Research Article

Effect of IL-18 gene promoter polymorphisms on prostate cancer occurrence and prognosis in Han Chinese population

Published: March 15, 2013
Genet. Mol. Res. 12 (1) : 820-829 DOI: https://doi.org/10.4238/2013.March.15.2
Cite this Article:
(2013). Effect of IL-18 gene promoter polymorphisms on prostate cancer occurrence and prognosis in Han Chinese population. Genet. Mol. Res. 12(1): gmr1966. https://doi.org/10.4238/2013.March.15.2
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Abstract

Interleukin-18 (IL-18) has been implicated in a wide variety of cellular functions that affect the biological response to tumors. However, there is insufficient evidence to prove that IL-18 gene variants are associated with risk of prostate cancer. We examined a possible association between two promoter polymorphisms, -137G/C (rs187238) and -607C/A (rs1946518), in the IL-18 gene and prostate cancer occurrence and prognosis in Han Chinese. We used a high-resolution melting method to genotype these two polymorphisms in 375 Chinese Han patients with prostate cancer and in 400 age-matched healthy controls. A hundred and eighty-one prostate cancer patients who had been receiving androgen deprivation therapy, including operational and medical castration, were enrolled to follow-up in this study. Carriers of the GG genotype of the -137G/ C polymorphism had a 2.165-times higher risk of prostate cancer progression than carriers of GC [95% confidence interval (CI) = 1.270-3.687]. Patients with the GG genotype at clinical stages III and IV also had significantly lower rates of progression-free survival (relative risk = 2.174, 95%CI = 1.211-3.906). However, we found no significant association of genotype or allele distributions of these two polymorphisms with occurrence of prostate cancer. We conclude that there is evidence that the IL-18 gene promoter polymorphism -137G/ C influences the prognosis of prostate cancer patients in androgen deprivation therapy, although neither of the two SNPs contributes to prostate cancer development.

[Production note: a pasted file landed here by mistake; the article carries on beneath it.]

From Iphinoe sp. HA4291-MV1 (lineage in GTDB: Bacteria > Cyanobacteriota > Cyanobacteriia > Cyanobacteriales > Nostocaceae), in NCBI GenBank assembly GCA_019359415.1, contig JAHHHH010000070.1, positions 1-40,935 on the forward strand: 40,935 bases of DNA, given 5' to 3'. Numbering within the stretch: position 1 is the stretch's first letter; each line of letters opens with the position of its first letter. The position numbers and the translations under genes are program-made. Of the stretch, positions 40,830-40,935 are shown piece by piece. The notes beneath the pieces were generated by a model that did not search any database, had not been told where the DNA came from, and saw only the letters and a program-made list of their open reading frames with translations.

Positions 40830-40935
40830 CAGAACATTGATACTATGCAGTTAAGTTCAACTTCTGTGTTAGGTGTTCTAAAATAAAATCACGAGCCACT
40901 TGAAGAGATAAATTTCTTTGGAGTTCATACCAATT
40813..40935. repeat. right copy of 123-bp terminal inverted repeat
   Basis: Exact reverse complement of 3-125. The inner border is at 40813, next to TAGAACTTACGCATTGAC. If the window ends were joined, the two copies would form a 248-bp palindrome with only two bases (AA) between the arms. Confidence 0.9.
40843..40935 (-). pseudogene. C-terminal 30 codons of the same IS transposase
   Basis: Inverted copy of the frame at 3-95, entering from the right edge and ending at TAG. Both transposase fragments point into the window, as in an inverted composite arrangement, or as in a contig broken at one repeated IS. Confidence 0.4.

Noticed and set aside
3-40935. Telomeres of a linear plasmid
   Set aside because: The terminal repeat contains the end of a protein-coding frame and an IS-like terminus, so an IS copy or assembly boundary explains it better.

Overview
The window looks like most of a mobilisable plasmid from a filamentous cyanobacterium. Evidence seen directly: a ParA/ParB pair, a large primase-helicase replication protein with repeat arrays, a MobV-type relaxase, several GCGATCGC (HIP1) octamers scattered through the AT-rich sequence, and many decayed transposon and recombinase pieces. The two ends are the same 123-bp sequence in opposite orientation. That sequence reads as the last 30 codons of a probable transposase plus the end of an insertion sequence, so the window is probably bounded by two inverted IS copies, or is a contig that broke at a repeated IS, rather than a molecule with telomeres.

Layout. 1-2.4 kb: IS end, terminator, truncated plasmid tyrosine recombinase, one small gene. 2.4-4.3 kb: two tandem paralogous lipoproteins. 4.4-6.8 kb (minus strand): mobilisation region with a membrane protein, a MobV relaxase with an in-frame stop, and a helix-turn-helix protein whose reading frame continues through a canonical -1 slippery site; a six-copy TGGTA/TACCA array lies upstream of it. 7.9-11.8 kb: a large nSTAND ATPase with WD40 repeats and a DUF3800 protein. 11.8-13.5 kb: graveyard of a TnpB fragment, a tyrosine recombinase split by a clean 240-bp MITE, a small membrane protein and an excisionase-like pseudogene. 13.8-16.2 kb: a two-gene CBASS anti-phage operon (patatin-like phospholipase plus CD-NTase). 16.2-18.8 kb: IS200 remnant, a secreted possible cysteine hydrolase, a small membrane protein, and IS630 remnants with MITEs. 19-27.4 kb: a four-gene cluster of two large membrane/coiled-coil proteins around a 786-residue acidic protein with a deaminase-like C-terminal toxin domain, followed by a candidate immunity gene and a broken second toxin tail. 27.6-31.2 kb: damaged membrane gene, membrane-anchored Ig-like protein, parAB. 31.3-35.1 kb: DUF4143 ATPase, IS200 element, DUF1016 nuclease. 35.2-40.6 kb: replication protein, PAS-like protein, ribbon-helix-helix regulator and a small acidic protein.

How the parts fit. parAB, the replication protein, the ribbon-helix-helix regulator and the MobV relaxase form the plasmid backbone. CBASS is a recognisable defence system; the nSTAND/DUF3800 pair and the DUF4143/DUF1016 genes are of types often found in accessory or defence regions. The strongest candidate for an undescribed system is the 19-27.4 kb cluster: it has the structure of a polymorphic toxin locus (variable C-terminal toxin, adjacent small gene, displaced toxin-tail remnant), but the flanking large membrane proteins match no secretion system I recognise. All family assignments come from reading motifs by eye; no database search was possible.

Interleukin-18 (IL-18) has been implicated in a wide variety of cellular functions that affect the biological response to tumors. However, there is insufficient evidence to prove that IL-18 gene variants are associated with risk of prostate cancer. We examined a possible association between two promoter polymorphisms, -137G/C (rs187238) and -607C/A (rs1946518), in the IL-18 gene and prostate cancer occurrence and prognosis in Han Chinese. We used a high-resolution melting method to genotype these two polymorphisms in 375 Chinese Han patients with prostate cancer and in 400 age-matched healthy controls. A hundred and eighty-one prostate cancer patients who had been receiving androgen deprivation therapy, including operational and medical castration, were enrolled to follow-up in this study. Carriers of the GG genotype of the -137G/ C polymorphism had a 2.165-times higher risk of prostate cancer progression than carriers of GC [95% confidence interval (CI) = 1.270-3.687]. Patients with the GG genotype at clinical stages III and IV also had significantly lower rates of progression-free survival (relative risk = 2.174, 95%CI = 1.211-3.906). However, we found no significant association of genotype or allele distributions of these two polymorphisms with occurrence of prostate cancer. We conclude that there is evidence that the IL-18 gene promoter polymorphism -137G/ C influences the prognosis of prostate cancer patients in androgen deprivation therapy, although neither of the two SNPs contributes to prostate cancer development.